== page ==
Evie Lake has a goal to inspire other deaf children

Evie Lake and her family are organising a funday to raise money to help other deaf children.

Evie Lake and her family are organising a funday to raise money to help other deaf children. - Credit: Archant

Despite being profoundly deaf, Evie Lake is determined to be a winner in life – and is already an inspiration to everyone who knows her.

Evie plays for Felixstowe and Walton United.

Evie plays for Felixstowe and Walton United. - Credit: Archant

Her great passion is sport, especially football – and she loves playing for the Felixstowe and Walton United under-eight girls.

Her coach Adam Langford, 22, even took it upon himself to learn sign language so he could communicate much better with Evie – who started learning sign language when she was one – to help with her training and to improve her game.

Her family know the importance of sign language not just for themselves to be able to communicate with Evie, but have now launched a charity called Evie’s Voice to raise money to help other deaf children and their families.

Evie’s mum, Kim Rodger, 26, said her eight-year-old daughter had already faced tough challenges in her life and knows there are more to come.

Evie plays for Felixstowe and Walton United.

Evie plays for Felixstowe and Walton United. - Credit: Archant


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She was born profoundly deaf due to inheriting the gene Connexin26, despite neither of her parents’ families having a history of deafness, and at just 10 days old was admitted to hospital with meningitis, which left her close to death.

At 13 months old, Evie was bilaterally implanted with cochlear implants – a device which was inserted into her head via surgery to enable her to hear with an external processor. However, she never took to it so Evie started learning British Sign Language (BSL) and has excelled ever since.

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Kim said: “When Evie was at an age where I was able to sit her down and explain to her, I told her that without the implants she would not be able to hear or talk the same as other people, but instead she could talk with her hands and hear with her eyes, and she was happy with this.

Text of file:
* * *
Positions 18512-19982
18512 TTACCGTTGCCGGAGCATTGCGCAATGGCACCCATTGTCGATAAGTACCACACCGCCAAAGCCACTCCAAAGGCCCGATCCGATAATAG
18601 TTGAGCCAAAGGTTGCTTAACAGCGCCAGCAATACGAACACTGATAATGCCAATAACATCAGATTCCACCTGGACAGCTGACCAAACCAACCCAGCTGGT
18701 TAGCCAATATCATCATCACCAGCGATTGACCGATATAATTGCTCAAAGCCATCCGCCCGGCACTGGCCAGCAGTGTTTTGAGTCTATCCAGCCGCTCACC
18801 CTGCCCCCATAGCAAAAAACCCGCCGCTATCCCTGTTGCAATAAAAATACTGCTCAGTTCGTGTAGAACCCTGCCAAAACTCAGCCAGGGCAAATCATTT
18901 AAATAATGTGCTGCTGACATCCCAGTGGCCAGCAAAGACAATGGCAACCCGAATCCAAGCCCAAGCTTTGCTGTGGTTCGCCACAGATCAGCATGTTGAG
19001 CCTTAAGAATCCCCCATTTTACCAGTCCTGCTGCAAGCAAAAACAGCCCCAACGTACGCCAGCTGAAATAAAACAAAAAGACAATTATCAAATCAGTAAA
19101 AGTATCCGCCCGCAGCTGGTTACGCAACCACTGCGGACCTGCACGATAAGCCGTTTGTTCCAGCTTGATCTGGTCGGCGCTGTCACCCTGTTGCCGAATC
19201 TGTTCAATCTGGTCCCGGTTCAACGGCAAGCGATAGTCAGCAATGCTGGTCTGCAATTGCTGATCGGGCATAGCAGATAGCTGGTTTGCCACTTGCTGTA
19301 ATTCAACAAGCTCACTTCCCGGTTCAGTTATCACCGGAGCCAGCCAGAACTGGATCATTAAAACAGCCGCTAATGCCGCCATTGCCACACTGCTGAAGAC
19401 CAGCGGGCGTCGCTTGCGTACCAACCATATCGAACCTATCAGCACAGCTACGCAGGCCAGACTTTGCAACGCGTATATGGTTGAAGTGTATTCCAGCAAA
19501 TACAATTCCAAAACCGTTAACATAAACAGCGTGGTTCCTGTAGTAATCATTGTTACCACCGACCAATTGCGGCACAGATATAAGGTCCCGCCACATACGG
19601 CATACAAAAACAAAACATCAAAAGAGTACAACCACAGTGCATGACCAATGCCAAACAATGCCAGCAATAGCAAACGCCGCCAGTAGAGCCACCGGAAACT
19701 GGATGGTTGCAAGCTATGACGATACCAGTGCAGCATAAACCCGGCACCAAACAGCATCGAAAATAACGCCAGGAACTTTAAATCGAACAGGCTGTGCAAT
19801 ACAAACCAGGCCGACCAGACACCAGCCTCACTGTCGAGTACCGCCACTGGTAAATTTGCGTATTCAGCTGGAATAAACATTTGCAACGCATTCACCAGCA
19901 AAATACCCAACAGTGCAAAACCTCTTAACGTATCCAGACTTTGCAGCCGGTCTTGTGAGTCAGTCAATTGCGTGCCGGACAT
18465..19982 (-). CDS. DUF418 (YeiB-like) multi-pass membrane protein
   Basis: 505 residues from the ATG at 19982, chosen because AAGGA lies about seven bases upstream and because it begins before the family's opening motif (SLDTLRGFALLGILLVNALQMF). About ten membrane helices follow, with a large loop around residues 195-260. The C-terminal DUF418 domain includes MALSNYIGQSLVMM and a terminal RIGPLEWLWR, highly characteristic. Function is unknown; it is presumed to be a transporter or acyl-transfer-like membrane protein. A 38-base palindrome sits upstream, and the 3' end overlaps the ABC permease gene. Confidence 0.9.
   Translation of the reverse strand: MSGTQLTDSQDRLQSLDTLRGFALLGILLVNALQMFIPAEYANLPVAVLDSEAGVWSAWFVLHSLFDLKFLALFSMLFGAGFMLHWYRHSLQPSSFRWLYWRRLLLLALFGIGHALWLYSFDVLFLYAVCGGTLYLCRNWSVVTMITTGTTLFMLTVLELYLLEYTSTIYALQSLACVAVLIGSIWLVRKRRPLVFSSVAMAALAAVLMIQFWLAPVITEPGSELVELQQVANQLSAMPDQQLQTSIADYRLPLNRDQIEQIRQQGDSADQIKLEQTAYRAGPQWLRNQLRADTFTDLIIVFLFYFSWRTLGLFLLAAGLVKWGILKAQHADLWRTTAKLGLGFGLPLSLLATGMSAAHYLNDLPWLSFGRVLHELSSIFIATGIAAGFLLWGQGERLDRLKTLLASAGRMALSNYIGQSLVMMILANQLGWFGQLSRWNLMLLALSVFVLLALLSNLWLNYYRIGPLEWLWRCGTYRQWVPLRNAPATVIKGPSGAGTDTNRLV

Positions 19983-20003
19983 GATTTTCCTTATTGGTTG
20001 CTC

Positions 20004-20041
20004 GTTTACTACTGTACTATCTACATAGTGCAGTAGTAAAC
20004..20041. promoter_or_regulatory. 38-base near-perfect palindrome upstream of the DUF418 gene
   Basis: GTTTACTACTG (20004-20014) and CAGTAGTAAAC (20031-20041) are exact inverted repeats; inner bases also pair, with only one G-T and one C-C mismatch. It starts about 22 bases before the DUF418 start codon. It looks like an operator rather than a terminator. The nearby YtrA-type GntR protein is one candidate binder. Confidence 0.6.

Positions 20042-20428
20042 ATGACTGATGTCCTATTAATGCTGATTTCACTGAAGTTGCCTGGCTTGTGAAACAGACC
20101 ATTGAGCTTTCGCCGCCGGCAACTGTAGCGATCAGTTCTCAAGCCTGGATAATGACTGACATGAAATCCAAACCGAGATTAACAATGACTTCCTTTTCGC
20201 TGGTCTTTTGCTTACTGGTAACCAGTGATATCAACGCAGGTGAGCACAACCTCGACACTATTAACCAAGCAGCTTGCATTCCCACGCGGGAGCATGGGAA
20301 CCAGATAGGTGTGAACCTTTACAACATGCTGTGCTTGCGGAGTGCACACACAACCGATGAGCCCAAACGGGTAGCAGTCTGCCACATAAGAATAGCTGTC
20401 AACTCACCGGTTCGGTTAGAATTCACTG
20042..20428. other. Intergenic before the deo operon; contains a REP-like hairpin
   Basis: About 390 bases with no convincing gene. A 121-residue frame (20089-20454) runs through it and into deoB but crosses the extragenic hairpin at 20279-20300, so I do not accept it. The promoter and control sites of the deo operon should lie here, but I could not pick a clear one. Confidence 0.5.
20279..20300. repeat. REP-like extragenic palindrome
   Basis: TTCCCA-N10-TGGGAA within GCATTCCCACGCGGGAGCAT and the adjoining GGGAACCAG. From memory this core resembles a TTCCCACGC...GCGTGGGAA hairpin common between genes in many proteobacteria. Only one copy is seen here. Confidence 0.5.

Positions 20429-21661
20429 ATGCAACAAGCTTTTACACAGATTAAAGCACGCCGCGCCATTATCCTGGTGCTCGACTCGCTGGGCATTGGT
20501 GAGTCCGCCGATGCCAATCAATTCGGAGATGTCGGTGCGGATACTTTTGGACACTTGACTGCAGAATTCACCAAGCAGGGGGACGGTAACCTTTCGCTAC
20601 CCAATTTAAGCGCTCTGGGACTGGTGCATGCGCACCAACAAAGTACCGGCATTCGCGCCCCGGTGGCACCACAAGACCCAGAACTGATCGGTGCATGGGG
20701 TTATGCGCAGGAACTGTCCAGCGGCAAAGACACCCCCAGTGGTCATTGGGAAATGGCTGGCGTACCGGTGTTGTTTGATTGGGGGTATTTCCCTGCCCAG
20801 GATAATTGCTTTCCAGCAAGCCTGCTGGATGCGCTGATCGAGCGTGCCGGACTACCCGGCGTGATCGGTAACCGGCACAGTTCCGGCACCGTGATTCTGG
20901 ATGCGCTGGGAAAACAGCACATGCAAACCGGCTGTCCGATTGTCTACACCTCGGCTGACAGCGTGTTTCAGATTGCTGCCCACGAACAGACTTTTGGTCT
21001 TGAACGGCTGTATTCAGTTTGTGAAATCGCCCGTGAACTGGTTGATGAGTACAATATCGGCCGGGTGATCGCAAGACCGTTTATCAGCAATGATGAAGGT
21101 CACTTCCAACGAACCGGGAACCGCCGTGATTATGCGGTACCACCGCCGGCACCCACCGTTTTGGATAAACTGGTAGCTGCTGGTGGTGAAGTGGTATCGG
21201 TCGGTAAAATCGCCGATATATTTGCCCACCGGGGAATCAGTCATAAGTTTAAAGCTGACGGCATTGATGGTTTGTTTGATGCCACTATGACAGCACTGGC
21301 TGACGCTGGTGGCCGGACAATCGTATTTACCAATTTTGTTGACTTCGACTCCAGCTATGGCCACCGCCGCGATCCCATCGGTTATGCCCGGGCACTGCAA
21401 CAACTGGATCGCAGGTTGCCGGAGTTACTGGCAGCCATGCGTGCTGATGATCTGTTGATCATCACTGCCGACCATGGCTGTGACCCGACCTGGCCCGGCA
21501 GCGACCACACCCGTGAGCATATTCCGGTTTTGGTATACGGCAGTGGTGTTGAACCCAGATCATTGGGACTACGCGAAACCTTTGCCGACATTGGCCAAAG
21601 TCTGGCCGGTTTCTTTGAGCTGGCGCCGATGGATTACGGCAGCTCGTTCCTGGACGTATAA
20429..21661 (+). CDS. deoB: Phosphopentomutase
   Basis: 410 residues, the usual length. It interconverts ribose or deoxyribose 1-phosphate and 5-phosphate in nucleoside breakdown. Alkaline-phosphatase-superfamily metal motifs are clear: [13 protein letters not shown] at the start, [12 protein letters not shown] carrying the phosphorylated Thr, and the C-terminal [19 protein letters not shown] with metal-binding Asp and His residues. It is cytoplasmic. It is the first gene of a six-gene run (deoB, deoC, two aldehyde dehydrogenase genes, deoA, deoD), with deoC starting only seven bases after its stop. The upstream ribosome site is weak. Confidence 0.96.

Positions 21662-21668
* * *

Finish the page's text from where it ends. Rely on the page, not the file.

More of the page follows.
“Evie told me she ‘liked it quiet’ and ‘she did not want to hear’ and is ‘proud and brave to be deaf’. I took this on board and have fully supported Evie’s decision and ever since she has thrived in all aspects of her life.

“She is an absolute inspiration to myself, the family and anyone that she comes across.

“She is a vibrant, outgoing little girl, and she does not let anything stand in her way.

“She is so sensitive to the vibration of sound, she has taught herself to lip read and now relays words verbally that almost sound pitch perfect. She will always have her point understood, even if the person she is communicating with does not understand BSL.”

When she plays for Felixstowe and Walton Utd she mixes with hearing children. This has been a struggle at times, but mainly due to communication problems.

Kim said: “Evie’s coach has taken it upon himself to do an intensive course of BSL to be able to speak to Evie.

“Funding was denied to provide an interpreter or to put him through a course to be able to speak to Evie, in order for her to achieve her best potential, but thankfully her kindhearted coach paid for this himself.”

Evie, who has a two-year-old little sister, Lila Robinson, may have to attend a boarding school for the deaf once she reaches high school age.

Kim said: “Evie is not keen on attending a boarding school, but for a bright little girl with no additional needs, it is essential she gets the best education she can to be able to lead her to a successful and fulfilling future.”

Evie’s Voice

Evie’s Voice – “I hear with my eyes and speak with my hands” – is the charity launched by her family to help others suffering the same problems.

On Sunday, from noon to 5pm the charity is holding a family fun day at Trimley Sports and Social Club, High Road, Trimley St Martin.

Attractions will include stalls, live music, donkey rides, birds of prey display, bouncy castle, food, Town 102, and various entertainment.

Funds from the day will go to the charity’s work to help families with deaf children to learn sign language.

It also aims to help families to meet once or twice a year for an annual weekend away to foster friendships between children using sign language.

Evie’s mum Kim said: “This also creates an emotional support group for the families, so they are able to discuss their coping strategies, release their emotions and confide in someone who understands them.

“Making a difference in this day and age requires action. A small team has been put together to begin to have a voice ‘heard’ for those that are deaf and to start to tackle discrimination that is clearly still present against the deaf culture.”

The charity was born following a similar fun day last year when £4,000 was raised which enabled 17 family and friends to start learning sign language.

The charity, which also raised £2,000 from a Valentine’s Ball, has also helped Evie’s father Scott Lake, 26, and her stepfather Jamie Robinson, 23, to be able to learn BSL to be able to communicate with her

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